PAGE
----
Did he have to bring attention to the dialogue? No, but by letting the POV character mention the contrast between detective and witness, it further cements the mental image and adds characterization for Tatum so we don’t forget he’s there. It wouldn’t be as effective if he allowed Tatum to dwell on it too long. One short paragraph, then segue back to the conversation. Notice where he places the cue word when we return.

“Because Jeff said he was someone from the Mafia and that he dug a pit to stash drugs in or money or a body, and we didn’t want him to see us—we’re not idiots—we stayed away, but we were careful to see exactly what he was doing, and this guy dug there all day, like nonstop.”

Boom — first word is because. Is there any question who’s speaking?

Notice also how Omer chose to exclude most body cues and tags. This demonstrates how to let dialogue do the heavy lifting.

“Did you tell your parents? Tell anyone?”

Now he adds a body cue, but not to indicate who’s speaking. He adds it to show indecisiveness.

Paul seemed to hesitate for a moment and stared downward at his shoes, biting his lips.

“You didn’t want to,” Tatum said. “Because you were hoping he’d stash money there.”

See how Tatum used the cue word? Empathetic people are like parrots. We can’t help but use the cue word when responding to someone like Paul. This subconscious act adds another layer to the characterization.

“It ain’t against the law to say nothin’,” Paul muttered.

“So this guy digs a hole.” Frustration crept into Foster’s voice (now that Tatum’s involved in the conversation it’s important to ground the reader). “Then what?”

“Then he left. So we waited until was dark, and we went there, because we figured maybe he stashed some money there, so we could take some of it—not too much, y’know. Jeff really wanted cash because his dad was unemployed, so he figured he could maybe help out a bit, and I wanted cash because…” He paused. His own motives probably hadn’t been as pure as Jeff’s.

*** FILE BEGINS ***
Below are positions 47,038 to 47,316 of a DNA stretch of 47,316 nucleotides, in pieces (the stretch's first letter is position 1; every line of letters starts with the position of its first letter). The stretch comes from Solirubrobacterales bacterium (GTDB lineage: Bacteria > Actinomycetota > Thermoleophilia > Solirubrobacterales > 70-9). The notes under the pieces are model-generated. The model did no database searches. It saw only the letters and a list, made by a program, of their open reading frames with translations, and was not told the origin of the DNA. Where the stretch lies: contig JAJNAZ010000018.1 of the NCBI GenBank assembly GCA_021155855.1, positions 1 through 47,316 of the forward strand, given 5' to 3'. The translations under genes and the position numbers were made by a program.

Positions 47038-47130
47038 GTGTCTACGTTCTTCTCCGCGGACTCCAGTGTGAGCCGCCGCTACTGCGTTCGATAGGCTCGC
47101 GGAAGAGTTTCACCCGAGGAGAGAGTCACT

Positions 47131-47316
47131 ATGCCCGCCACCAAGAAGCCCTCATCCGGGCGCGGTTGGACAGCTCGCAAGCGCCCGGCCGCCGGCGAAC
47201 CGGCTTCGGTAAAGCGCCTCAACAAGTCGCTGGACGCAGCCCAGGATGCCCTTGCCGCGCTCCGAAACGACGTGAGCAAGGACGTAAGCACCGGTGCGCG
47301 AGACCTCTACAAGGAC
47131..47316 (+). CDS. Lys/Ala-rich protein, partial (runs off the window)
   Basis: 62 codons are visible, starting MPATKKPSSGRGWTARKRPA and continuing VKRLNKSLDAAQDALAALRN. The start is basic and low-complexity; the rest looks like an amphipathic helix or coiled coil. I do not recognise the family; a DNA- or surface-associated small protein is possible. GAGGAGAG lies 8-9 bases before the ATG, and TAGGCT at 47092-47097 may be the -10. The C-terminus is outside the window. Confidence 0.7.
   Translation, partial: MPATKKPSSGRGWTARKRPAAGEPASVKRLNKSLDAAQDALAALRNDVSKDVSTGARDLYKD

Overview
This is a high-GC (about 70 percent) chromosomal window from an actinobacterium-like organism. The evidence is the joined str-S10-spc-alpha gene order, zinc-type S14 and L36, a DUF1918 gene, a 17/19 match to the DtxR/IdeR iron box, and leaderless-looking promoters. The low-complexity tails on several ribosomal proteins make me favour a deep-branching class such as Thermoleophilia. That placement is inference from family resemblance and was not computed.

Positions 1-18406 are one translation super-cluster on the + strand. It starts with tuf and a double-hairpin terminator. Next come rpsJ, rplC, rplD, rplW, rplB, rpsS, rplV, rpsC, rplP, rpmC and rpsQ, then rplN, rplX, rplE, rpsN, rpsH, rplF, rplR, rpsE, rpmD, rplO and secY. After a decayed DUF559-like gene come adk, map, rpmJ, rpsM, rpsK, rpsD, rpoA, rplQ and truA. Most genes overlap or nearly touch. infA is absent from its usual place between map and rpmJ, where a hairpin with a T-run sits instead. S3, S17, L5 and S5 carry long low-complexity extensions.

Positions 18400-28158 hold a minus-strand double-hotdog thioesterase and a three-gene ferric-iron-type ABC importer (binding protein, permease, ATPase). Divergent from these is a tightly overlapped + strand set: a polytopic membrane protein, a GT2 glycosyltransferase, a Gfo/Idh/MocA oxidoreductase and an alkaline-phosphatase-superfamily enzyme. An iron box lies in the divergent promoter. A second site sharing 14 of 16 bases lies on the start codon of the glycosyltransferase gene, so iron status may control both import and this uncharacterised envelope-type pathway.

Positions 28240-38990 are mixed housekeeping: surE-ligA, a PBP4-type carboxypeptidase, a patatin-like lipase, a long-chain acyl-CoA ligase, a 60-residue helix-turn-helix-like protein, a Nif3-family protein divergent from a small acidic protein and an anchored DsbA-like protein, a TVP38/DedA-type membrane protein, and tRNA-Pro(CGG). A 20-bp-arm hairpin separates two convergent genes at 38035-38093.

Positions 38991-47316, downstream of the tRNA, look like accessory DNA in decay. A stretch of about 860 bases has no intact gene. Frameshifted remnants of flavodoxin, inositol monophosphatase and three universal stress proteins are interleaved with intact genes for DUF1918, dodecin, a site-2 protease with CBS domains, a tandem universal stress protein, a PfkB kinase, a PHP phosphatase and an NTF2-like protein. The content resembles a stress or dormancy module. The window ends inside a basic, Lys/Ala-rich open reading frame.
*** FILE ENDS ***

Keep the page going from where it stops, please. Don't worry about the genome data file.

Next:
“Because cash is a good thing to have,” Tatum said. “Go on.”

Even without the dialogue tag, the reader knows Tatum responded because he used the same cue word earlier. See how powerful they can be? Foster would never get sucked in like Tatum. It’s not in her character.

Do any of your characters use cue words?

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About Sue Coletta

Sue Coletta is an award-winning crime writer and an active member of Mystery Writers of America, Sisters in Crime, and International Thriller Writers. Feedspot and named her Murder Blog as “Best 100 Crime Blogs on the Net.” She also blogs at the Kill Zone (Writer's Digest "101 Best Websites for Writers") and Writers Helping Writers. Sue lives with her husband in the Lakes Region of New Hampshire. Her backlist includes psychological thrillers, the Mayhem Series (books 1-3) and Grafton County Series, and true crime/narrative nonfiction. Now, she exclusively writes eco-thrillers, Mayhem Series (books 4-7 and continuing). Sue's appeared on the Emmy award-winning true crime series, Storm of Suspicion, and three episodes of A Time to Kill on Investigation Discovery. Learn more about Sue and her books at